SPLTRAK Abstract Submission
Optimized Near-Field Thermophotovoltaic Cell using InAs and InAsSbP
Gavin P Forcade1, Christopher E Valdivia1, Sean Molesky2,3, Shengyuan Lu2, Alejandro W Rodriguez2, Jacob J Krich4, Raphael St-Gelais4,5, Karin Hinzer1
1SUNLAB, Center for Research in Photonics, University of Ottawa, Ottawa, ON, Canada
/2Department of Electrical and Computer Engineering, Princeton University, Princeton, NJ, United States
/3Department of Engineering Physics, Polytechnique Montreal, Montreal, QC, Canada
/4Department of Physics, University of Ottawa, Ottawa, ON, Canada
/5Department of Mechanical Engineering, University of Ottawa, Ottawa, ON, Canada

Industrial waste heat is a free and abundant energy source, a quarter of which exists at medium grade temperatures of 600-900 K. For this temperature range, near-field thermophotovoltaics (NFTPVs) are theorized to be the most effective solid-state technology to recycle the waste heat into electrical power. NFTPV devices rely on the enhanced radiation transfer between a radiator and a thermophotovoltaic (TPV) cell separated < 0.2 μm, which can improve power density and efficiency. Unoptimized NFTPV devices and/or large bandgap TPV cells have limited experimental efficiencies of < 1% for 600-900 K radiators.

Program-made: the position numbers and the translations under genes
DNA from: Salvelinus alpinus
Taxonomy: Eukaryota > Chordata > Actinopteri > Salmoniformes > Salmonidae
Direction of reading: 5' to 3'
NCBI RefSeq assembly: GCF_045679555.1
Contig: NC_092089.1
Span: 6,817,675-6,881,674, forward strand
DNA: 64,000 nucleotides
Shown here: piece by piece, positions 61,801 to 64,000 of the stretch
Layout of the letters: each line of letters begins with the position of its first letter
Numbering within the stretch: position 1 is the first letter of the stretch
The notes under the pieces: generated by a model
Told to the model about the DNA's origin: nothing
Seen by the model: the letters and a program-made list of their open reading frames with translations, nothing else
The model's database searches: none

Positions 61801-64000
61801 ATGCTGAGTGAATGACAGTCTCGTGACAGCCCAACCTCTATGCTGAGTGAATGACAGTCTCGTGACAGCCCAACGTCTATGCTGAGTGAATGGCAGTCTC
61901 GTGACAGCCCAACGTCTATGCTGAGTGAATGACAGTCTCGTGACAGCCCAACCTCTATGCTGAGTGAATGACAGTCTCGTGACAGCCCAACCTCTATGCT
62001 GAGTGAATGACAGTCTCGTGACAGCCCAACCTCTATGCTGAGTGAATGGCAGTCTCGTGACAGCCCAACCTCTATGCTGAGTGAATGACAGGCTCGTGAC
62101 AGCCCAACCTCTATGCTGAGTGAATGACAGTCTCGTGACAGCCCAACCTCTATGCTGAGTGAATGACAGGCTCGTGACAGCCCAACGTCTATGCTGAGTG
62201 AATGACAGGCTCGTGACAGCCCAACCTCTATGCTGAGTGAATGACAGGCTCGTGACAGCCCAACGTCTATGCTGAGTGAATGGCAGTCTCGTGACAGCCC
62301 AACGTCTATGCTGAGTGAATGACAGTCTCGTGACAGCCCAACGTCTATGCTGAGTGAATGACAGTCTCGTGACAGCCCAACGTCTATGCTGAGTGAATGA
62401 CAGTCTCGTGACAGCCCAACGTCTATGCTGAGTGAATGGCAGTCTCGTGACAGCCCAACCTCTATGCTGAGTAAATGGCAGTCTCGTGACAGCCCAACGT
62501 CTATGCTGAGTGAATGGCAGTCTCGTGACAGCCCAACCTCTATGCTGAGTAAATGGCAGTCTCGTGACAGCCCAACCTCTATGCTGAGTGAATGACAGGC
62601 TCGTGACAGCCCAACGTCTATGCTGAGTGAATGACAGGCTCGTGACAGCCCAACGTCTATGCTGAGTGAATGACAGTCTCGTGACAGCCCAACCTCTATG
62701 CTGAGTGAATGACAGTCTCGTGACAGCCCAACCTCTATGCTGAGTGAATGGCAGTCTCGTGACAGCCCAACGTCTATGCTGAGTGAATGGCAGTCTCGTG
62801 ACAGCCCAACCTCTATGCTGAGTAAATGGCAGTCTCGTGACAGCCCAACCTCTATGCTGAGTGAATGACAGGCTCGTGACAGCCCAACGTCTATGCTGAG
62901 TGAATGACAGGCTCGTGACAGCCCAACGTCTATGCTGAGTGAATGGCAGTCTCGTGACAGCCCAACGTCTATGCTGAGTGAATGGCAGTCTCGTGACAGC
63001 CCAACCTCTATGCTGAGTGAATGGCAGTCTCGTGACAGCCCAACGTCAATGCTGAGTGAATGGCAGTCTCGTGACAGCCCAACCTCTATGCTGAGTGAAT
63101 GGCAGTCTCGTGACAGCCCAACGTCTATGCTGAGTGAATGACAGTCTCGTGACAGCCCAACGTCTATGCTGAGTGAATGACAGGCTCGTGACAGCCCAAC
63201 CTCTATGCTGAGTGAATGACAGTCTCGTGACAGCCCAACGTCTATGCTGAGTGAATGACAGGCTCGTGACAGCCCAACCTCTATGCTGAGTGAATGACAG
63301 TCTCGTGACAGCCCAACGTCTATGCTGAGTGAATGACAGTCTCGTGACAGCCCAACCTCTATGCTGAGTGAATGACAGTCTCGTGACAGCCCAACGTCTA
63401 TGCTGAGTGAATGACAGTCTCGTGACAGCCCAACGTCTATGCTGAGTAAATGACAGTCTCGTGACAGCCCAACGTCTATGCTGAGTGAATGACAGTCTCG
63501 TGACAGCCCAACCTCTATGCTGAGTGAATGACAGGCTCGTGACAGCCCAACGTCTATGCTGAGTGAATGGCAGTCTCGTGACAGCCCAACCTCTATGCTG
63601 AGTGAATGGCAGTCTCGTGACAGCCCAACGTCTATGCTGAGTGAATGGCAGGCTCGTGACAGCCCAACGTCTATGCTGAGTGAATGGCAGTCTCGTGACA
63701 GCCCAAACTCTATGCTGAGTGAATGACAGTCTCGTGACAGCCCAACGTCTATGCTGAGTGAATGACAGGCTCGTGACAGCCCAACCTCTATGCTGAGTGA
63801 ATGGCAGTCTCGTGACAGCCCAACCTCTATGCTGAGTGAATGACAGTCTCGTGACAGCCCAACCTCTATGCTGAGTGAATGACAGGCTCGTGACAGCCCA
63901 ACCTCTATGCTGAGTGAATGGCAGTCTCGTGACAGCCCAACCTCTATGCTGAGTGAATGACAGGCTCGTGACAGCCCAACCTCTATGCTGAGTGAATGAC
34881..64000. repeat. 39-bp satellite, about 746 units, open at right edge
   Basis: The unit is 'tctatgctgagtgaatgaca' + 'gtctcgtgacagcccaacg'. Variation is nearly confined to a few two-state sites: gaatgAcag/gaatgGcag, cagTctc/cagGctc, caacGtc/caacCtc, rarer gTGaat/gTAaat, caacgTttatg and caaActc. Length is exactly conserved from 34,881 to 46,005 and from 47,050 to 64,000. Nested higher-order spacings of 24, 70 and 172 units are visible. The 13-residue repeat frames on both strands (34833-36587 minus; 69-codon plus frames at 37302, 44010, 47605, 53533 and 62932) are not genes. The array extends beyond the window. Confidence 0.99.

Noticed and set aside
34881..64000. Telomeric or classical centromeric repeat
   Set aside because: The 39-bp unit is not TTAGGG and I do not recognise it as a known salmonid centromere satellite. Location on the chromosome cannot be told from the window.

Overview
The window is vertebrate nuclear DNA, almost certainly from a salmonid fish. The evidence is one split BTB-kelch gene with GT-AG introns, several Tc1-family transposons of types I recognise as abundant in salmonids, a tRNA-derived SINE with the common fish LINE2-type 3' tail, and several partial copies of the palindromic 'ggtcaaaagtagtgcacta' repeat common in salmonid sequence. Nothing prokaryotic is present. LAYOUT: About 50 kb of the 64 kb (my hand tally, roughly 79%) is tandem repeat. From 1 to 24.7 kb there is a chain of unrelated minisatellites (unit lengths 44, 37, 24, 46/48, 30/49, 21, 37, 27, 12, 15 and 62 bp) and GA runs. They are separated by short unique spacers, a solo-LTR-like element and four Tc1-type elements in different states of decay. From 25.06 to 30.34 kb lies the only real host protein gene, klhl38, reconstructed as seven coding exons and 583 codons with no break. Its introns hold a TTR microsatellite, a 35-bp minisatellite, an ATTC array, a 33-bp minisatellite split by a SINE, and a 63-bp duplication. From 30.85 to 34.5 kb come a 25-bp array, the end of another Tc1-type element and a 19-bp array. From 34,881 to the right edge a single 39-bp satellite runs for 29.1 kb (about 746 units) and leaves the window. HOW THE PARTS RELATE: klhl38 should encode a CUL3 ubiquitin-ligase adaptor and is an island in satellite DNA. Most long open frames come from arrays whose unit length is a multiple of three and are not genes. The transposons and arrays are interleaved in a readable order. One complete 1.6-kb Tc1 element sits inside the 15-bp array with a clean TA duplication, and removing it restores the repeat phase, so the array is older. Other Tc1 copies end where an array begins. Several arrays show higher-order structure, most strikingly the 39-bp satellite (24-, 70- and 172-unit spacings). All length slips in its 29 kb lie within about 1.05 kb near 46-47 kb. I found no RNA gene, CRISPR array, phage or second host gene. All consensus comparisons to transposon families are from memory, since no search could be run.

In this work, we employ a validated 2D drift-diffusion model to optimize an NFTPV device composed of a lattice matched double-heterostructured InAsSbP/InAs/InAsSbP TPV cell positioned 0.1 μm away from a 700 K radiator. Our optimized device shows a 5.6× higher above-bandgap energy transfer compared to the blackbody limit, which produces enhanced power density. Within the 600-900 K temperature range, we locate a maximum efficiency of 13.1% and maximum power output of 1.56 W/cm2 at 900 K, although for different radiator-TPV gaps of 0.1 μm and 0.01 μm, respectively. The maximum efficiency was reached for a larger radiator-TPV gap because of the high parasitic sub-bandgap energy transfer for radiator-TPV gaps less than 0.1 μm. At all temperatures, device efficiency is higher with near-field than far-field illumination.